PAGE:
The key to a long-lasting tan is well prepared and hydrated skin. I always advise clients to start prepping the skin 24 hours before the tanning session – this will include removing any unwanted hair, exfoliating the body and moisturising all dry areas. Then I also always ask them to bring loose-fitting, dark clothing to the appointment, which they can wear after the tan. It’s important clients don’t wear tight-fitting clothing that could rub off the tan before it’s had a chance to develop. Also advise them to avoid deodorant and perfume before their appointment.

Make sure your tanning room is clean and clear of any obstructions and include a space for the client’s clothes and shoes. Have fresh towels, a head towel, baby wipes, moisturiser, plenty of tanning and buffing mitts, tanning solutions and disposable underwear at hand, and ensure your spray gun is clean before the client arrives.

Once the client arrives, make sure deodorant, fragrance and make-up are removed from skin. Apply moisturiser to all dry areas, paying particular attention to hands, feet and elbows, as tan can cling to the skin in these areas.

A professional tan should last around seven days with at-home skin maintenance. Advise the client to keep their skin well moisturised. Hydrated skin will help to lock in the tan, so advise your clients to use a shea butterbased moisturiser in the morning and evening to keep skin healthy and glowing.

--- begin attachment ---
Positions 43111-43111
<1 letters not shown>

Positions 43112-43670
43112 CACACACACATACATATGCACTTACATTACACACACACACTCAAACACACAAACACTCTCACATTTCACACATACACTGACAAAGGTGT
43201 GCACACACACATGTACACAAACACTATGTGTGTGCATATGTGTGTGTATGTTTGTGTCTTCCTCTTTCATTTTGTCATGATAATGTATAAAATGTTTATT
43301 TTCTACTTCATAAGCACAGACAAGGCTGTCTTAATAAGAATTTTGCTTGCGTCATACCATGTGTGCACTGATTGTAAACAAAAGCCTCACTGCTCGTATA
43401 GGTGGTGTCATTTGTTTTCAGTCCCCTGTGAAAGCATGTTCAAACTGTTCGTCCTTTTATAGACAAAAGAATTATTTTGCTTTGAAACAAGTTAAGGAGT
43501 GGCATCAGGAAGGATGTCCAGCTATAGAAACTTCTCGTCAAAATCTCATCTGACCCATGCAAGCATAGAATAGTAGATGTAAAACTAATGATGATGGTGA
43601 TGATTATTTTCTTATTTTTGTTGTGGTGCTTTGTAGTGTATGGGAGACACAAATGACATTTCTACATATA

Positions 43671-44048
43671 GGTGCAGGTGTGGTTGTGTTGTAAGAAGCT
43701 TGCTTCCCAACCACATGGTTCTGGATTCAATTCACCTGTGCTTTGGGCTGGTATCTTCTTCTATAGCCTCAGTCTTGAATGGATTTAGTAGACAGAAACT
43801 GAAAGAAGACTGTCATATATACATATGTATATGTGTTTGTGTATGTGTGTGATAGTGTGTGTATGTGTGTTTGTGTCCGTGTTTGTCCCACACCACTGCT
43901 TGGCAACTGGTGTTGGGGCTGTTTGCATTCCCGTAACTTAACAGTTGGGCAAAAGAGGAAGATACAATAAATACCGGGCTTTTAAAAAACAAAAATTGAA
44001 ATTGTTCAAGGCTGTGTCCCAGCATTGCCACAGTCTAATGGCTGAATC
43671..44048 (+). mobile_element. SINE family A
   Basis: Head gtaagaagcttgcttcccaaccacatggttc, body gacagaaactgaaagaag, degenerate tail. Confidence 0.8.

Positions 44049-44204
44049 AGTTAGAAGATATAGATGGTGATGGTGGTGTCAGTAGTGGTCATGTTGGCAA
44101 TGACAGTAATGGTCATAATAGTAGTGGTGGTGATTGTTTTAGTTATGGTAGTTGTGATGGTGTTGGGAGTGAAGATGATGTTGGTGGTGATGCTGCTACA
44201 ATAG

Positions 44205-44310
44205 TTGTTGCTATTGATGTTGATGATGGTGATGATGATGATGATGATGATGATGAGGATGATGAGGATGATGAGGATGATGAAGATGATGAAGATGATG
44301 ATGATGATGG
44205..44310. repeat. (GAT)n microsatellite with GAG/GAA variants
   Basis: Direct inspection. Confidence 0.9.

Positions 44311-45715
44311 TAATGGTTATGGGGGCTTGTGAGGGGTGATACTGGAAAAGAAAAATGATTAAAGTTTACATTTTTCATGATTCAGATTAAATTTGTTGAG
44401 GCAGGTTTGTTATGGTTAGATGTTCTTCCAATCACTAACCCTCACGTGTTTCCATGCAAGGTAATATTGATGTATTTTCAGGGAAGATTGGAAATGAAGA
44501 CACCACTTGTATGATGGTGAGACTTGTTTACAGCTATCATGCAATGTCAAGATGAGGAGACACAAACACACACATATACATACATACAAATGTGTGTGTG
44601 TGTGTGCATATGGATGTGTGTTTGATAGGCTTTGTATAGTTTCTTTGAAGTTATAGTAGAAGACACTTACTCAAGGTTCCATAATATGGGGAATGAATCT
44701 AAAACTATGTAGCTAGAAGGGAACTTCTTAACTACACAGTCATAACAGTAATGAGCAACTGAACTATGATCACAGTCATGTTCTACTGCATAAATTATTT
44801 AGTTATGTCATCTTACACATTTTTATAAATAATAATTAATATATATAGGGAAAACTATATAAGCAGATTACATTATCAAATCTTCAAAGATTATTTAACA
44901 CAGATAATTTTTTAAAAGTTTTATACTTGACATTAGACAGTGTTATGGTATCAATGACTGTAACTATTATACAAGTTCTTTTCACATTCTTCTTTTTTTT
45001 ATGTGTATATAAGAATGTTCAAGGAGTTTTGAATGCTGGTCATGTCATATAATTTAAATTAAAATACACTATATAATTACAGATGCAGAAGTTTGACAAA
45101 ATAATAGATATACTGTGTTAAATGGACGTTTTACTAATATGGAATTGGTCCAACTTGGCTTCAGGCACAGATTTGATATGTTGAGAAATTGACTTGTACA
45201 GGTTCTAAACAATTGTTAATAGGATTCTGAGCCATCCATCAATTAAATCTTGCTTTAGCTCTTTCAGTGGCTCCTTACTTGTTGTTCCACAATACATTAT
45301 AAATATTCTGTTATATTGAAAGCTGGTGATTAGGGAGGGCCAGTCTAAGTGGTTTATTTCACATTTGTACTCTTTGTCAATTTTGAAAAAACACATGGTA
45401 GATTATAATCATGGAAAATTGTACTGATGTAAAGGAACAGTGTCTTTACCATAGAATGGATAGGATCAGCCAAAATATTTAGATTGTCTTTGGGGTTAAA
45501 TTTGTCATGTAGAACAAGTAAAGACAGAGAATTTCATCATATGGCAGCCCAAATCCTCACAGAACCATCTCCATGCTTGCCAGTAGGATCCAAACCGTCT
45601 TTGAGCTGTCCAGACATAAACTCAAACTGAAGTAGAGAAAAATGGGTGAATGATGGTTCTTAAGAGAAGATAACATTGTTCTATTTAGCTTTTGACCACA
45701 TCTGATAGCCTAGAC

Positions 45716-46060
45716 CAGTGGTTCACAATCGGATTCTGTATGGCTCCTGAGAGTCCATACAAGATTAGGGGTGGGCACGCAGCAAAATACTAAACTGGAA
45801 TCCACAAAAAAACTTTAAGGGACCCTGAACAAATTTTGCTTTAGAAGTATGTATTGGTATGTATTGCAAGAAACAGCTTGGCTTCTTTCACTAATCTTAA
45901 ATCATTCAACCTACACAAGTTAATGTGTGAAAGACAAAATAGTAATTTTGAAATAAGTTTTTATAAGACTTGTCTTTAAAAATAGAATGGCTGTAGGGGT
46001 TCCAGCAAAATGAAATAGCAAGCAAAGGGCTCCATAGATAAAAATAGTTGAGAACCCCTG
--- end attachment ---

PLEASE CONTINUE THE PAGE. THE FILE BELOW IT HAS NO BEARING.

To help a tan fade evenly, advise clients to gently exfoliate with an oil-free solution around day three. This will help to lightly buff away any dead skin cells and keep the tan even. Another option is to top up the colour using a gradual tan solution to increase skin moisture and add a dose of self-tan.

To benefit from a long-lasting professional tan, therapists must stress the importance of maintenance and work this into their retail technique. Ensuring that your client leaves with a moisturiser will not only help the tan stay put for a longer period of time, it will also keep their skin hydrated and looked after between tan sessions.

It is also important to educate clients to lightly exfoliate their tan around day three or four, using an exfoliator to lift away any dead skin cells and avoid the tan going patchy. By incorporating an exfoliator with a moisturiser and retailing it as an aftercare kit, you know that your client’s tan and skin will be in good hands.

Suggest a gradual tanning lotion to clients to keep the tan glowing in between professional appointments. Another retail option is face products, because the tan on the face fades faster due to skincare routines.

Clients can also use a tanning mist to top up tan on the hands, chest, feet and hard-to-reach areas like the back. Retailing tanning products is all about building up clients’ at-home tan toolkit to help maintain their natural glow in between professional tans.

Michaella Bolder is a facialist, skincare expert and St Tropez ambassador who specialises in both spray gun and hand tan application techniques to deliver a realistic and natural effect.


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This article appears in Professional Beauty October Issue

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Professional Beauty October Issue